But, I learned how to be irritated. Not that this itself needs a lesson. It’s the response to that, responding to other people’s noises and disturbances and inadvertant life that always seems to get in the way of my rhythms.

Everyone is playing a song, and it’s almost always a different song than the one I am playing or trying to listen to. The one I’m trying to listen to is God’s music. That’s the music to dance with. If we can find others who are also listening rather than playing than a real great time can be had.

But that’s rare. And that’s a gift. A great intersection of God’s people in a season of openness.

I’ve not had that for a long, long while. I don’t know how to find that and I’m honestly exhausted trying to find it, force it.

Limbo taught me how to be, however, when things aren’t as I would manage them and how to be when everything that is almost satisfying never quite gets there. A stream of constant frustrations about seeing what I would need and not being able to embrace it, knowing that it would have been an easy fix for God to arrange and manage the circumstances to allow for the communion I sought with him.

He never did. And that led to some bitterness, irritations, loss of caring, loss of the earnest attempts to find the windows in which I could commune with eternity and step out of the limited life that I led, if even for a small moment.

I lost the spiritual drive. I didn’t feel like God cared about reciprocating. I was trying to manage the relationship, through trying to manage what was indeed a strong desire for quiet time, reflection, and all those good things that people say are mandatory for our spiritual developments.

I learned to dance, I suppose. But not too well, and not without too easily giving in to the other tunes that danced in so many directions. I was flappable. Quite flabbable. And that was used against me.

The environment is different now.

I have my own apartment for the first time in 5+ years. I’m married now. I live in Pasadena rather than in the mountains.

I have a heavy school load, not classes but a lot of reading and pressure that comes from trying to do well enough to maintain a yearly renewed scholarship.

The dance hall I used to be in is now different.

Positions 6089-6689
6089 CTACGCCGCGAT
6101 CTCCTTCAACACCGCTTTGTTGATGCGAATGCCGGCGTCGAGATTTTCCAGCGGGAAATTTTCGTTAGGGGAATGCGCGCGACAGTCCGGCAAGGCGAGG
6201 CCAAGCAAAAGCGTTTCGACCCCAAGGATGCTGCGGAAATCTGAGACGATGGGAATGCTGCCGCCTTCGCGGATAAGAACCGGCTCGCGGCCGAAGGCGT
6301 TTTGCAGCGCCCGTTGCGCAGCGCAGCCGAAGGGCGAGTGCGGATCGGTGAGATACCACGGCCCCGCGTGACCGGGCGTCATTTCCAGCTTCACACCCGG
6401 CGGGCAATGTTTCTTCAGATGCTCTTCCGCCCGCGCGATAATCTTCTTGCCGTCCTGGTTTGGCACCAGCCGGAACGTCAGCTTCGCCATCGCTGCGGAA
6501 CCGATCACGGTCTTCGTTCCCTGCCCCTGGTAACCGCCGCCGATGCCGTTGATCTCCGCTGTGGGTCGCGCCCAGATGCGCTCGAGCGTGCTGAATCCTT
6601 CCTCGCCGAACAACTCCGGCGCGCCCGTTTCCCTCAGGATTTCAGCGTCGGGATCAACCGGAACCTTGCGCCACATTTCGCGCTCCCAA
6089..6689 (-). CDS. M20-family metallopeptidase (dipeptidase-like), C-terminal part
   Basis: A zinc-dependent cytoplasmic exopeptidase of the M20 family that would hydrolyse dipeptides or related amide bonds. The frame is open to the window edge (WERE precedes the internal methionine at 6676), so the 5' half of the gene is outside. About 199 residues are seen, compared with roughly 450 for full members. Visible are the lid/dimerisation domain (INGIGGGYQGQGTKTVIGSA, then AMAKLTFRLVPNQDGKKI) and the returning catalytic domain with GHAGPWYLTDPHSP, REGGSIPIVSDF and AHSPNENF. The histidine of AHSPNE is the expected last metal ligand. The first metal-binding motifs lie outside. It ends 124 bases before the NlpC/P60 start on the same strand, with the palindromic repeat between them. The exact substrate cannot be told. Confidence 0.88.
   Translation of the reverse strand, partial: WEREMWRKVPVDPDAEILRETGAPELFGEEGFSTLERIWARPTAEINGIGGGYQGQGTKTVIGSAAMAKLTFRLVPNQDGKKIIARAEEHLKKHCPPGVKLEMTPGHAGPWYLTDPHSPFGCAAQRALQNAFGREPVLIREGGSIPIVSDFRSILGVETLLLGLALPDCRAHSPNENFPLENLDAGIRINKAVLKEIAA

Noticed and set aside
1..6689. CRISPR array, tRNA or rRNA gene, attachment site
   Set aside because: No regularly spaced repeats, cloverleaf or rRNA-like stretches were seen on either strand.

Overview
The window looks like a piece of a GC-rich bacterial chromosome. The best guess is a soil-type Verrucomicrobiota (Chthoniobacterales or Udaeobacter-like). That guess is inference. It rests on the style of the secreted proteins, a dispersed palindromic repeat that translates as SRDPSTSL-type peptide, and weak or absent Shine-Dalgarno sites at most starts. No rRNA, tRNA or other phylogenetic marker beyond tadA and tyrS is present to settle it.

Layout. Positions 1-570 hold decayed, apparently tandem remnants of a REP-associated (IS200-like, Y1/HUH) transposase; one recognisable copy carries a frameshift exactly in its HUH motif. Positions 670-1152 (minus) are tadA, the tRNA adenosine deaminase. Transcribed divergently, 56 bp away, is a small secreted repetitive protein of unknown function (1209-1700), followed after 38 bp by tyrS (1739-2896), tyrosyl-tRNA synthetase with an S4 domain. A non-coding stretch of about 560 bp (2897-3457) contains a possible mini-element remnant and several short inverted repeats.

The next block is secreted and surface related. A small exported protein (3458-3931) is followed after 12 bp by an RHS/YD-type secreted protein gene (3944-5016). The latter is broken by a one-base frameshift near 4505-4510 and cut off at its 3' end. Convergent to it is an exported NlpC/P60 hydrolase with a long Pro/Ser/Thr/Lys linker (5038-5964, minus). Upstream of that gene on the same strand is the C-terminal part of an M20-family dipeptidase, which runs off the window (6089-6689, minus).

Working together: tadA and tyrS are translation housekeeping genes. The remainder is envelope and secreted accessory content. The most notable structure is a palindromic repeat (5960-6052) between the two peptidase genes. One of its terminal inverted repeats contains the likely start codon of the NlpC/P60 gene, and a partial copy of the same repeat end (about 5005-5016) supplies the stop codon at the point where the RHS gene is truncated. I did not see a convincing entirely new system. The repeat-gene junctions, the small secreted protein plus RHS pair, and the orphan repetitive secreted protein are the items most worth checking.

But God’s song is the same. And as limbo transitions now into a semblance of a real person’s life, I cannot let go either the drive or the goals that the spiritual call has placed upon me. Now that life has changed I see again the victories and failures of my past season, seeing how I’ve grown and how I’ve remained so strikingly immature in faith and prayer and devotion. I have so much more hope and faith and stability and stillness now. But there remains much more to grow in these as I stretch towards a wholeness that I’ve tasted but am still so far from embracing as my own.

The last few days I’ve been poked by my spiritual life. Now that all the frantic busyness of wedding and moving and new studies have settled down into what seems to be the new reality I’m faced with my self, my God, my God with me and myself with others.

A new reality begins in which I feel drawn to discover the spirituality of this life as it happens, honing my strengths and maybe finding a way past the weaknesses so that I might become a better participant in God’s work and with him in the way that he asks.

Maybe this might even mean a return to regular musings on this page.

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hope

hope

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morning

mourning

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morning

thoughts

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morning

Prophet

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morning

Order

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Morning

ignition